5. Natural Resource Investments. DFI’s Securities Division expects to see a continuing rise in energy and precious metals scams promising quick, high returns. Investors anxious to recover losses quickly likely will be hooked by fraudulent oil and gas “investments” as well as fraudulent offerings of investments tied to natural gas, wind and solar energy, and the development of new energy-efficient technologies.
      6. Gold Bullion and Currency Scams. With the high price of gold, investors should beware of gold bullion scams in which the seller offers to retain “purchased” gold in a “secure vault” and promises to sell the gold for the investor as it gains in value. In many instances the gold does not exist.
      7. Speculative Inventions and New Products. New products are for venture capitalists who know how to assess the risks. They are not good investments for your retirement money even though they may promise high returns.
      8. Life Settlements. State securities regulators long have been concerned about life settlements – commonly known as “viaticals” — and the rising popularity of these products among investors has prompted a recent congressional investigation. While life settlement transactions have helped some people obtain funds needed for medical expenses and other purposes, those benefits may come at a high price for investors, particularly senior citizens.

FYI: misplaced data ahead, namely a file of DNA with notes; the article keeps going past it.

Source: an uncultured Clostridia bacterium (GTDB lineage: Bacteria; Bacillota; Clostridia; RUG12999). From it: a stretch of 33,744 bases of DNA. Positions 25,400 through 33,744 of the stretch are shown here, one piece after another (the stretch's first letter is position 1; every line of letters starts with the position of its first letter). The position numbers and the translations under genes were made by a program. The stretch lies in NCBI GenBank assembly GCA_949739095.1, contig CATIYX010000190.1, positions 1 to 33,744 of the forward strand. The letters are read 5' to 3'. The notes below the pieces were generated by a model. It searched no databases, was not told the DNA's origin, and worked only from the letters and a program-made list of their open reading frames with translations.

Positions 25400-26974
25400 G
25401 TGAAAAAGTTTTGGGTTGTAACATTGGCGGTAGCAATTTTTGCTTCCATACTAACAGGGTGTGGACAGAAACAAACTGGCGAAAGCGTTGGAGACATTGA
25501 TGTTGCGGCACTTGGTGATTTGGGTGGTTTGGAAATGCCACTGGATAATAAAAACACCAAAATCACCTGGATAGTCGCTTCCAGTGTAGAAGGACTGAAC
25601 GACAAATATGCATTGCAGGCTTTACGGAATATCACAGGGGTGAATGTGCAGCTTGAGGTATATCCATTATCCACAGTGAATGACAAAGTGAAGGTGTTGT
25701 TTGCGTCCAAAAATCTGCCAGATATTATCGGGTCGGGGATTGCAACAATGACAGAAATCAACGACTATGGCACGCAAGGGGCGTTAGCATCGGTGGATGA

9. Entertainment Investments. These unregistered investments, encompassing a variety of products including movies, infomercials, internet gambling and pornography sites, promise high returns while offering little disclosure of risk.
      10. Leveraged Exchange-Traded Funds (ETFs). This relatively new product has been offered to individual investors who may not be aware of the risks these funds carry. The funds, which trade throughout the day like a stock, use exotic financial instruments — including options and other derivatives — and promise the potential to provide greater than market returns as the value of the underlying assets rise or fall. Given their volatility, these funds typically are not suitable for most retail investors.


About DFI’s Division of Securities 360.902.8760 877.RINGDFI (746.4334)